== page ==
By George Conger, Get Religion
Dartmouth College President Philip J. Hanlon’s decision to nix the appointment of Bishop James Tengatenga as dean for moral and spiritual life has sparked spirited commentary from left
— and some solid reporting. An article in the Boston Globe
entitled “Words on gays
cost bishop post at Dartmouth” is a well sourced, balanced story that succinctly summarizes the issues at play.
The lede begins:
Dartmouth College has rescinded the appointment of a prominent African bishop as dean of a campus institution that focuses on furthering the moral and spiritual work of the school because of controversy over his views on homosexuality.
The extraordinary move by Dartmouth’s new president, Philip J. Hanlon, to retract the college’s offer won praise from those who raised concerns about how the appointment would affect gay students on a campus that has sometimes struggled with intolerance.
But it left Bishop James Tengatenga of the Anglican Diocese of Southern Malawi without a job and far out on a limb on gay issues in a country that still criminalizes homosexuality.
The article points out the irony of Dartmouth’s refusal to countenance any deviation from conventional wisdom in the name of “tolerance” — but it does this not by being preachy, but by allowing both sides to speak. Supporters and opponents of the appointment can recognize their views in this story, and it is left up to the reader to discern where the truth (and justice) lies.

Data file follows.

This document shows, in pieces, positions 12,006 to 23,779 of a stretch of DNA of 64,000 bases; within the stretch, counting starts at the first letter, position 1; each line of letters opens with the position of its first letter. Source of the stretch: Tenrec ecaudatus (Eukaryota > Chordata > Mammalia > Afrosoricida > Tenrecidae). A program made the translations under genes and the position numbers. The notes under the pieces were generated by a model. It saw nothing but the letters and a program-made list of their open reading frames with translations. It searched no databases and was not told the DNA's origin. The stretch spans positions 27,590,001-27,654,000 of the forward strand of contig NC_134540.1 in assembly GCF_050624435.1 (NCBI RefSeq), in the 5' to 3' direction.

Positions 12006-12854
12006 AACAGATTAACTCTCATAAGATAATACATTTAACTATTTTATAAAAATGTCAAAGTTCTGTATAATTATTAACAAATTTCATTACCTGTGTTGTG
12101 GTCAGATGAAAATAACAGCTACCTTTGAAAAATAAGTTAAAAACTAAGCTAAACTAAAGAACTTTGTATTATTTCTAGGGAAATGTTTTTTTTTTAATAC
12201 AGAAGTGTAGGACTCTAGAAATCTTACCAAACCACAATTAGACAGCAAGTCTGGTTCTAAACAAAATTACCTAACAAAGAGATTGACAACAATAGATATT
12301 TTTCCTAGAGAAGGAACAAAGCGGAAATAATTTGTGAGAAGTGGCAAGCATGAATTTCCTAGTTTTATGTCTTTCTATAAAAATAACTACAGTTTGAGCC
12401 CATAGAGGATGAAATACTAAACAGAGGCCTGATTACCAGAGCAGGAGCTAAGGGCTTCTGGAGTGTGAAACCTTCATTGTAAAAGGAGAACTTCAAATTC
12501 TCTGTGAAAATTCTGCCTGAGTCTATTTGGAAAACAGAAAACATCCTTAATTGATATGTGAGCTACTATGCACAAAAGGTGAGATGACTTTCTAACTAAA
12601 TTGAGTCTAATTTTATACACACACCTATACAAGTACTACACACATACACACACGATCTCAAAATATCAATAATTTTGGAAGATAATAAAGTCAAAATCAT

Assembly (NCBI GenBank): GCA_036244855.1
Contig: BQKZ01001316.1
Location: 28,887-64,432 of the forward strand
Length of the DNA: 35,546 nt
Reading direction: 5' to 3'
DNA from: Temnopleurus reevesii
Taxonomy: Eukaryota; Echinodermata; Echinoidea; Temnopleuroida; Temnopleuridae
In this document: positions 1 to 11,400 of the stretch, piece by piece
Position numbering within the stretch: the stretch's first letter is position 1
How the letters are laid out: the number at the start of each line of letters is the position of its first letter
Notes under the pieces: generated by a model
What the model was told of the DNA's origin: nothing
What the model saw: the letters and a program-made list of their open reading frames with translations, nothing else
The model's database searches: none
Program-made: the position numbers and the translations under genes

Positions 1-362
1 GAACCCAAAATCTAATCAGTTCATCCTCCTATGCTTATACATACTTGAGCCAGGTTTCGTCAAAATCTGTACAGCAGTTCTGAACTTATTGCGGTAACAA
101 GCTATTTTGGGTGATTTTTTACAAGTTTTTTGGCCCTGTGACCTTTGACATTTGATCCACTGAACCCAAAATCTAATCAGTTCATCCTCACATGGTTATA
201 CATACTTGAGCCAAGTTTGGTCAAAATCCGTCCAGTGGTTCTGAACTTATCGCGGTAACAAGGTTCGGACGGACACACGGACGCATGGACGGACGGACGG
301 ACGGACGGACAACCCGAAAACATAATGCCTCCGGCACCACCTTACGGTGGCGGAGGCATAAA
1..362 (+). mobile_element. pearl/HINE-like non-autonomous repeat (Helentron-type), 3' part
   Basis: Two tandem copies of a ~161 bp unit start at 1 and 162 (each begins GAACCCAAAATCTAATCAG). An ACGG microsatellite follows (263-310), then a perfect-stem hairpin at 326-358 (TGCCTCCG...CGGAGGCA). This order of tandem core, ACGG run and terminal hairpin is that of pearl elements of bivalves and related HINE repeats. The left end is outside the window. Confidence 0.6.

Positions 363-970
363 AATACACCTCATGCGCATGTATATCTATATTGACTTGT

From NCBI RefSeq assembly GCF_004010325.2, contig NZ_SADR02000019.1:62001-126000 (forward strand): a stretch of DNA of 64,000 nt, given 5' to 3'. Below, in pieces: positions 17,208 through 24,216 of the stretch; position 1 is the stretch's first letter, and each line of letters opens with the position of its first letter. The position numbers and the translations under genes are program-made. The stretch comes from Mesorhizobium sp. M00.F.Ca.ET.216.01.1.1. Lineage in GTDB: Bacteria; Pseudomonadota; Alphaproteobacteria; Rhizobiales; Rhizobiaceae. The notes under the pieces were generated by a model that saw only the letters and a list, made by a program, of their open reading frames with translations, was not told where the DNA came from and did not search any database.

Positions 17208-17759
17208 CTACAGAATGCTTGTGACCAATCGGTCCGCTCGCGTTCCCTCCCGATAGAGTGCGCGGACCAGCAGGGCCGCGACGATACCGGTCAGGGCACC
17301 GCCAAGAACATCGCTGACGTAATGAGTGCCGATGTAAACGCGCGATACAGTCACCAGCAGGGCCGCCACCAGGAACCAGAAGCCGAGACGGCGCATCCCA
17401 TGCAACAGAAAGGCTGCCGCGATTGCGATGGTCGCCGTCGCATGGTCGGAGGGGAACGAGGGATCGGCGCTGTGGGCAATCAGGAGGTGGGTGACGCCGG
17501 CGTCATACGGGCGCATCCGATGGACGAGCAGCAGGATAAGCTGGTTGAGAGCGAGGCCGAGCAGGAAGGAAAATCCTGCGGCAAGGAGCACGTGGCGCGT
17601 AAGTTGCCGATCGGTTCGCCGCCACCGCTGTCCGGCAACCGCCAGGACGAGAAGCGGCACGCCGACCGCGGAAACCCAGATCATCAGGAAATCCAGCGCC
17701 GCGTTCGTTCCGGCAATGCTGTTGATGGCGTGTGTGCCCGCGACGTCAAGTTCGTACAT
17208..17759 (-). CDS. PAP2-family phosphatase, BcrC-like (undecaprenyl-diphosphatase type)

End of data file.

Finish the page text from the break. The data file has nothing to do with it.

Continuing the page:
I was particularly impressed by the Globe‘s sources from within the Anglican world. The commentators, while drawn exclusively from the liberal wing of the church, were first class. And the newspaper broke free from an America-only perspective, offering voices from America/Britain as well as Africa.
True, voices representing the views of the vast majority of African Anglicans were missing from this story, as was an explanation of these views — why does homosexuality evoke such strong moral and social disapprobation in Africa? Why do politicians use homosexuality as a club to beat their opponents? But does this represent a failure to “Get Religion?”
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